- Exaggerated discounts / 'was/now' discounts – this includes situations where the product was never (or has not been for a long time) at the price which it is advertised as being reduced from i.e. a $20 product is advertised as $10, being 50% off, however the product is never actually sold for $20, therefore the discount amount is exaggerated.
- Continual promotional pricing – continually selling products at a discounted price, giving a misleading impression that the promotional price is less than the price a consumer would normally pay.
- 'Final days' of a sale or 'clearance prices' – creating a misleading sense of urgency if in fact the sale is continuing or the price is not changing.
- Limited stock at discount prices – advertising products on sale 'from $10' or '50% off' when only a very small amount of products are actually at the price, or attract that discount.
- Contraventions of the Fair Trading Act can result in a number of enforcement measures, including fines of up to NZ$600,000 per breach for companies.
- Bike Barn was fined NZ$800,000 earlier this year after pleading guilty to 16 representative charges under the Fair Trading Act. Bike Barn had made representations that consumers were purchasing bikes at a significant discount from their retail price, which when investigated, only 30 out of 6000 bikes reviewed were sold at the 'full retail price'. Bike Barn's clearance sales and 'final days' marketing promotions also caused it problems with bikes often being the same price before and after the sale dates.
- Trustpower was fined NZ$390,000 for
misleading advertising. Trustpower pleaded guilty to seven
charges laid under the Fair Trading Act in respect of its
advertising campaign for unlimited Broadband at a cost of $49 for
12 months. The main feature of this case was a heavily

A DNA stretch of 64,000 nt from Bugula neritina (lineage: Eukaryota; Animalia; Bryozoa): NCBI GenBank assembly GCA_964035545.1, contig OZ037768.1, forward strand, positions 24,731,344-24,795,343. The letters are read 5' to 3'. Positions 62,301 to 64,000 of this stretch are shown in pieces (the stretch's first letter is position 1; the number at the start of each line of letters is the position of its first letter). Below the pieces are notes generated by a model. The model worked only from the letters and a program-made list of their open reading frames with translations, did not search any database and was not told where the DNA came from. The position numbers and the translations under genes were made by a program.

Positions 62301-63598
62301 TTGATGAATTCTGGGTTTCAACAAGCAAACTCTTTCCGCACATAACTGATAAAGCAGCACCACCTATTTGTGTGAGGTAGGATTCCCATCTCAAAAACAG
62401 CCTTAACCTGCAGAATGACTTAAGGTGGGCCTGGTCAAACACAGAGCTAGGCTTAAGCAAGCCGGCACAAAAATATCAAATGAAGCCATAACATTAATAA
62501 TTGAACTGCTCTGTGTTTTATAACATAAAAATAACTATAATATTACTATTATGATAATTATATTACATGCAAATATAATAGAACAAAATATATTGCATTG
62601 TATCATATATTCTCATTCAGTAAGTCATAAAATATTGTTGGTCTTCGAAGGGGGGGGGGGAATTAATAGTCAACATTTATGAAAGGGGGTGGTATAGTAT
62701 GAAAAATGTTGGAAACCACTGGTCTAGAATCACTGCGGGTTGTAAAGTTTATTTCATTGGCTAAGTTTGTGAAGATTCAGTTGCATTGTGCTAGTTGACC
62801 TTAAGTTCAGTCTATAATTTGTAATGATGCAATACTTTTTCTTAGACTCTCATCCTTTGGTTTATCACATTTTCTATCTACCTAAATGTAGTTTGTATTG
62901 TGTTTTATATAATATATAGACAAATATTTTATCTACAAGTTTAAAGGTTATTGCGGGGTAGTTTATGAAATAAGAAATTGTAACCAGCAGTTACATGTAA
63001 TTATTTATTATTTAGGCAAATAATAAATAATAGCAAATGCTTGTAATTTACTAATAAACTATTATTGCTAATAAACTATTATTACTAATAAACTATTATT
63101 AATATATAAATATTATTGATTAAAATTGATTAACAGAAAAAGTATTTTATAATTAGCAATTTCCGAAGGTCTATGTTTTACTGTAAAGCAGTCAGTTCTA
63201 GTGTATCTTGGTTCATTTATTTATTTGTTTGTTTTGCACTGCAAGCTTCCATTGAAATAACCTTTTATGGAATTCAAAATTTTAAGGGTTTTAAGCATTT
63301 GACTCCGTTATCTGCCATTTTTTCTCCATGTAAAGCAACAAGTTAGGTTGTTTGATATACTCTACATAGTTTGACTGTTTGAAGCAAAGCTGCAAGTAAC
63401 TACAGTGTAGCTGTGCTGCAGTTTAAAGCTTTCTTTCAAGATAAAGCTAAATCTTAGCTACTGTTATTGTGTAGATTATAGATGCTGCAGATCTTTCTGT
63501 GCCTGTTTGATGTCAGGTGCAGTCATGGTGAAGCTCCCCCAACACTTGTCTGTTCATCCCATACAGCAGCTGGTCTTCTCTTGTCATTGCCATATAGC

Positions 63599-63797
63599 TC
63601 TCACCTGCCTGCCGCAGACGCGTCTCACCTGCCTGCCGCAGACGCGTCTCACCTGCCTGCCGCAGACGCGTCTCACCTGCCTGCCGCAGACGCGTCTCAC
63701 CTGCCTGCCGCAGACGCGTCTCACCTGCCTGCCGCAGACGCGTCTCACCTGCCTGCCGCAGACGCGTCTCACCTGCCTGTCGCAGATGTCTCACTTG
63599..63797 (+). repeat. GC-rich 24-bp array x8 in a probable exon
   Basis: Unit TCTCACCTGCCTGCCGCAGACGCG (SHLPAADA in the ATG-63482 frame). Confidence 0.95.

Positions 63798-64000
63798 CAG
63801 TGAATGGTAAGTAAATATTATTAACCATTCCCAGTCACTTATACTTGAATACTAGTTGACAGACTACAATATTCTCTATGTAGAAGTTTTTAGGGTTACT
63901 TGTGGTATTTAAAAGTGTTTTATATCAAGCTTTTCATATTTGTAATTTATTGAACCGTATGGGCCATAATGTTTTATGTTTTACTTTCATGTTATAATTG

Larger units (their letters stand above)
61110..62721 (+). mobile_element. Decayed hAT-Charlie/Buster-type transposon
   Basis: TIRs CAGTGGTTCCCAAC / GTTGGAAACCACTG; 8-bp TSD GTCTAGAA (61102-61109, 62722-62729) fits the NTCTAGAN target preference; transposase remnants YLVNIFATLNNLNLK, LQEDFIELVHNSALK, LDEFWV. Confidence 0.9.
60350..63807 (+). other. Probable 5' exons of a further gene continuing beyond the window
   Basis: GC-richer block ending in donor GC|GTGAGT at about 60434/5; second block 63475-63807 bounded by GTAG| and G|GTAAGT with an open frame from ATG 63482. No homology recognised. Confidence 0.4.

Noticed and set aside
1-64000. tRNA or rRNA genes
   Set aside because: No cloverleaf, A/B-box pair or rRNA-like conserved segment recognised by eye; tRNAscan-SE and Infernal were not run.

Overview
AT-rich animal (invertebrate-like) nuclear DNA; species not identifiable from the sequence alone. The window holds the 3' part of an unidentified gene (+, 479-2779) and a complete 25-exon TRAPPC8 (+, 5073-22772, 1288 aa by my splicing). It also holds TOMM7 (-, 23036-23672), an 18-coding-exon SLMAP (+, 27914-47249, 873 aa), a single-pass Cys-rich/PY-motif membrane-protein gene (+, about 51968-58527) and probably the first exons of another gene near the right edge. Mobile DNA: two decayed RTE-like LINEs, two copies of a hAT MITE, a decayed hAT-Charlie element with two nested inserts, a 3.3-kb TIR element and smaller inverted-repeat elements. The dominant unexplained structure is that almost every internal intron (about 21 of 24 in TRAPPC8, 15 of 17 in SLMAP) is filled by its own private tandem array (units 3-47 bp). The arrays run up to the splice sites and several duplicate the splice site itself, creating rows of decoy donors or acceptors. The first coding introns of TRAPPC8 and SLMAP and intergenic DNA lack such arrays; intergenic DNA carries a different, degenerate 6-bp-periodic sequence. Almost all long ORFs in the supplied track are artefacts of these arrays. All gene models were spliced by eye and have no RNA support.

emphasised headline which was in fact extensively caveated by terms
and conditions in the much smaller print. As it turned out,
the offer was only available on a 24 months contract and the price
increased to $79 a month in the second 12 months of that 24 months
term contract, resulting in an average monthly cost of around $64 a
month. There were also cancellation fees should a customer
want to terminate within the 24 months. The advertisement
took a number of forms, including TV, online and billboard
advertising. While the statements made were technically true,
the Judge commented that the way that they were presented was
seriously misleading. Matters that were emphasised in the
- the disclaimers being in a much smaller and less prominent text than the headline message;
- no reference was made to the disclaimers in the voiceover;
- the disclaimers appeared while graphics of fireworks were going off on the screen which would have distracted consumers from attempting to read the fine print.
- Accurate; and
The content of this article is intended to provide a general guide to the subject matter. Specialist advice should be sought about your specific circumstances.